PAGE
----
So much of section 2, paragraph (a), chapter 140, Session Laws, 1933, as is pertinent, follows: "An excise tax of four cents (4c) per gallon or fraction thereof is hereby imposed and shall be collected on all motor fuel sold, offered for sale or used in this State for any purpose whatsoever; * * *."

Section 5, paragraph (d), of the act so far as applicable to the instant case, reads: "Every distributor who sells any motor fuel for any purpose shall collect from the purchaser the amount of excise tax thereon and any and all sums of money paid by the purchaser to the distributor as motor fuel taxes shall be and remain public money the property of the State of Colorado in the hands of such distributor and he shall hold the same in trust for the sole use and benefit of the State of Colorado until paid to the State Treasurer as herein provided. * * *."

[1, 2] In their attack upon the constitutionality of the act imposing the tax, the oil company, as distributor, or its sureties, are as strangers to the question. They would receive no benefit, neither would they suffer any injury by or through a holding of the validity or invalidity of the act. In the tax collected by them, they could acquire no interest requisite to a right to successfully object to the imposition of the tax. That requisite obtains to one who first protests and then pays the tax. Defendant sought and obtained a privilege under the statute, claimed existence thereunder, as a distributor, and now attacks the law that fostered it. As against purchasers, it enforced the statute with impunity. We fail to conceive any equitable principle which would permit one to repudiate a statute, after sanctioning it, by applying for and receiving a privilege thereunder, especially where, under the faith of a bonded obligation, he has been allowed to collect a tax, which, although claiming the act to be unlawful, he thereafter seeks to retain. As to the funds collected in this case, the oil company became the trustee, until they were paid to the state treasurer.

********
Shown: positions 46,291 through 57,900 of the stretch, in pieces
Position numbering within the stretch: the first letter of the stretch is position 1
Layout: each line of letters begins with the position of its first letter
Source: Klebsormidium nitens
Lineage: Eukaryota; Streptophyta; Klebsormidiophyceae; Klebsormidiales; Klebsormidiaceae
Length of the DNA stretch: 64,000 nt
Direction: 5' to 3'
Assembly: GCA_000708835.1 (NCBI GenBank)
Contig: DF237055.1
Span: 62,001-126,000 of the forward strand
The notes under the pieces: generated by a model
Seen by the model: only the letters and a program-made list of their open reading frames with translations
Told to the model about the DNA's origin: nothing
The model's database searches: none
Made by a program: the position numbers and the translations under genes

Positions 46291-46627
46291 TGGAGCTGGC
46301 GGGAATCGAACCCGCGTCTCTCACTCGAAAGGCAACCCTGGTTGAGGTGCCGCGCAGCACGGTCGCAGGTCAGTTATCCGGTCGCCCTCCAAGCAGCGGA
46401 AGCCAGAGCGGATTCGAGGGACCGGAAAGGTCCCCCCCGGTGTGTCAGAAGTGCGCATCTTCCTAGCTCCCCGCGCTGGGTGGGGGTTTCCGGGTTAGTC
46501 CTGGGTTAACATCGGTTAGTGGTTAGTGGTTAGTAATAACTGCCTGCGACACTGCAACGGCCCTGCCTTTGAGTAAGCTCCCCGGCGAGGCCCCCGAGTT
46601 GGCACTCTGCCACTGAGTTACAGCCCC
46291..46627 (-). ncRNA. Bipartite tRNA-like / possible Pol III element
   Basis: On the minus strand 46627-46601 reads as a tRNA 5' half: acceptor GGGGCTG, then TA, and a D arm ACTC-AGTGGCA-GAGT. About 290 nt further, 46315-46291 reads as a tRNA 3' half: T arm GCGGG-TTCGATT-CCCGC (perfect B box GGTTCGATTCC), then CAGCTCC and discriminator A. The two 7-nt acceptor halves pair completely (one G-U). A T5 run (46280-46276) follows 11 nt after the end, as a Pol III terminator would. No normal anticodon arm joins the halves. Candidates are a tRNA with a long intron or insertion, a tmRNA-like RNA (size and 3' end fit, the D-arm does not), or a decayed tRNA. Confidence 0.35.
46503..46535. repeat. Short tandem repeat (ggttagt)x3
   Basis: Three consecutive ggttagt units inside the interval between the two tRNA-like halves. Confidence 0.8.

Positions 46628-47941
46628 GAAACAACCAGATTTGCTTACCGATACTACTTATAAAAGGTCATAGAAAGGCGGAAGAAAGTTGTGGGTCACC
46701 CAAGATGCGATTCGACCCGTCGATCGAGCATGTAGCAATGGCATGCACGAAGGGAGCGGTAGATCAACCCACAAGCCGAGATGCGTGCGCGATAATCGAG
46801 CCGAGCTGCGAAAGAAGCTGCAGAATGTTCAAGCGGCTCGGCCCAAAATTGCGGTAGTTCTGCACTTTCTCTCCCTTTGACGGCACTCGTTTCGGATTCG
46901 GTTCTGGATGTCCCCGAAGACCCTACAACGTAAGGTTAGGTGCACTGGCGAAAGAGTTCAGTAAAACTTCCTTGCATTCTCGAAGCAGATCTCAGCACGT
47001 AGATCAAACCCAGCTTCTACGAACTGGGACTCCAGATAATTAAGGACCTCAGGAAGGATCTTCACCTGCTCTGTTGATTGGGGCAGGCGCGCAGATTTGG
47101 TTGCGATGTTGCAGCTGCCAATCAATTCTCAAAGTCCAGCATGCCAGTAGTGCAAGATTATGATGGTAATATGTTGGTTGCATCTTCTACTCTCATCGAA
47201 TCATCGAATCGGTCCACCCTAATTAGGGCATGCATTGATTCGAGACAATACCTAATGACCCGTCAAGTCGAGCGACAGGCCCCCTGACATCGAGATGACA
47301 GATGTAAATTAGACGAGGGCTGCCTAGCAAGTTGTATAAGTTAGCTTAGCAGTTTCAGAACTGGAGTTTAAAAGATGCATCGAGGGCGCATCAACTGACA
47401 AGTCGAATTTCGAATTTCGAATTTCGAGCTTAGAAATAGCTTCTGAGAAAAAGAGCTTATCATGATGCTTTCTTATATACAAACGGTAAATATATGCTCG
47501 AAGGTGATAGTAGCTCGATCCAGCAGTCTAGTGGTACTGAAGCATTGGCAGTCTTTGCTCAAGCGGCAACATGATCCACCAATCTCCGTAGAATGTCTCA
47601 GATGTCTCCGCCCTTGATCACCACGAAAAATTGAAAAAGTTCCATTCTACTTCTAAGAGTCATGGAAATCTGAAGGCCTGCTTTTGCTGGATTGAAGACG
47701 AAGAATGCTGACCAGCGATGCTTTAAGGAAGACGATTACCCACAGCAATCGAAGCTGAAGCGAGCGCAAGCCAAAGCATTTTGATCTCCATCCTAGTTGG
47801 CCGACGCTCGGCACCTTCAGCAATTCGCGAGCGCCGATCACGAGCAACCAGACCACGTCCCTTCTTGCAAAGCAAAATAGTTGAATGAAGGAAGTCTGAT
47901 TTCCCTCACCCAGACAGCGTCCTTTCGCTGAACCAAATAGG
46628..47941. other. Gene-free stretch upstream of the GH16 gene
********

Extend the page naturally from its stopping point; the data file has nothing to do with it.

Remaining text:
It may be said that the matter of the determination of the constitutionality of the act involved is one of public interest and that it is desirable that such determination be had; however, such does not afford a sufficient reason when the question is presented as an abstract legal proposition the determination of which is unnecessary to a decision of the case pending.

From what already has been said, it is apparent that the matter before us can be fairly and justly determined without a consideration of the validity of the act. This being true, the case must fall within the well established rule adopted by this court, that it will not pass upon the constitutionality of a statute unless necessary for a determination of the case, especially when proper disposition can be made of it upon other grounds. Gale v. Statler, 47 Colo. 72, 105 Pac. 858; People v. Pirie, 78 Colo. 361, 242 Pac. 72; Mountain States Ass'n v. Monroe, 84 Colo. 300, 269 Pac. 886; People v. District Court, 87 Colo. 316, 287 Pac. 849.

On the admitted facts, the state was entitled to a judgment in the amount prayed for, without a consideration of the constitutional questions presented. In this respect, the judgment as entered is affirmed.

MR. JUSTICE CAMPBELL not participating.

On Rehearing.

[5, 6] Upon application for rehearing, which is denied, plaintiff in error contends that the stipulation upon which judgment was entered is inoperative because this court declined to pass upon the constitutionality of the act, it being stipulated in the lower court that if the act was constitutional, judgment should be for the state. We hold this contention untenable. The lower court held the act to be constitutional and entered judgment as per the stipulation. It was then incumbent upon the party against whom it was stipulated the judgment was to be entered to advise the court of the correct amount for which judgment should be entered or request a hearing on that question. However, no person, through such an inadvertence as could arise in this case, should be compelled by a judgment to pay more than is justly due. If the amount of the judgment is thus erroneous, and the plaintiff in error requests a hearing on the question of the amount due, such request should be granted and the trial court make such determination.

Summaries of

Wade v. State

Supreme Court of Colorado. En Banc.Page 54
May 6, 1935
47 P.2d 412 (Colo. 1935)
Case details for

Wade v. State

Case Details


Court:Supreme Court of Colorado. En Banc.Page 54

Date published: May 6, 1935


47 P.2d 412 (Colo. 1935)
47 P.2d 412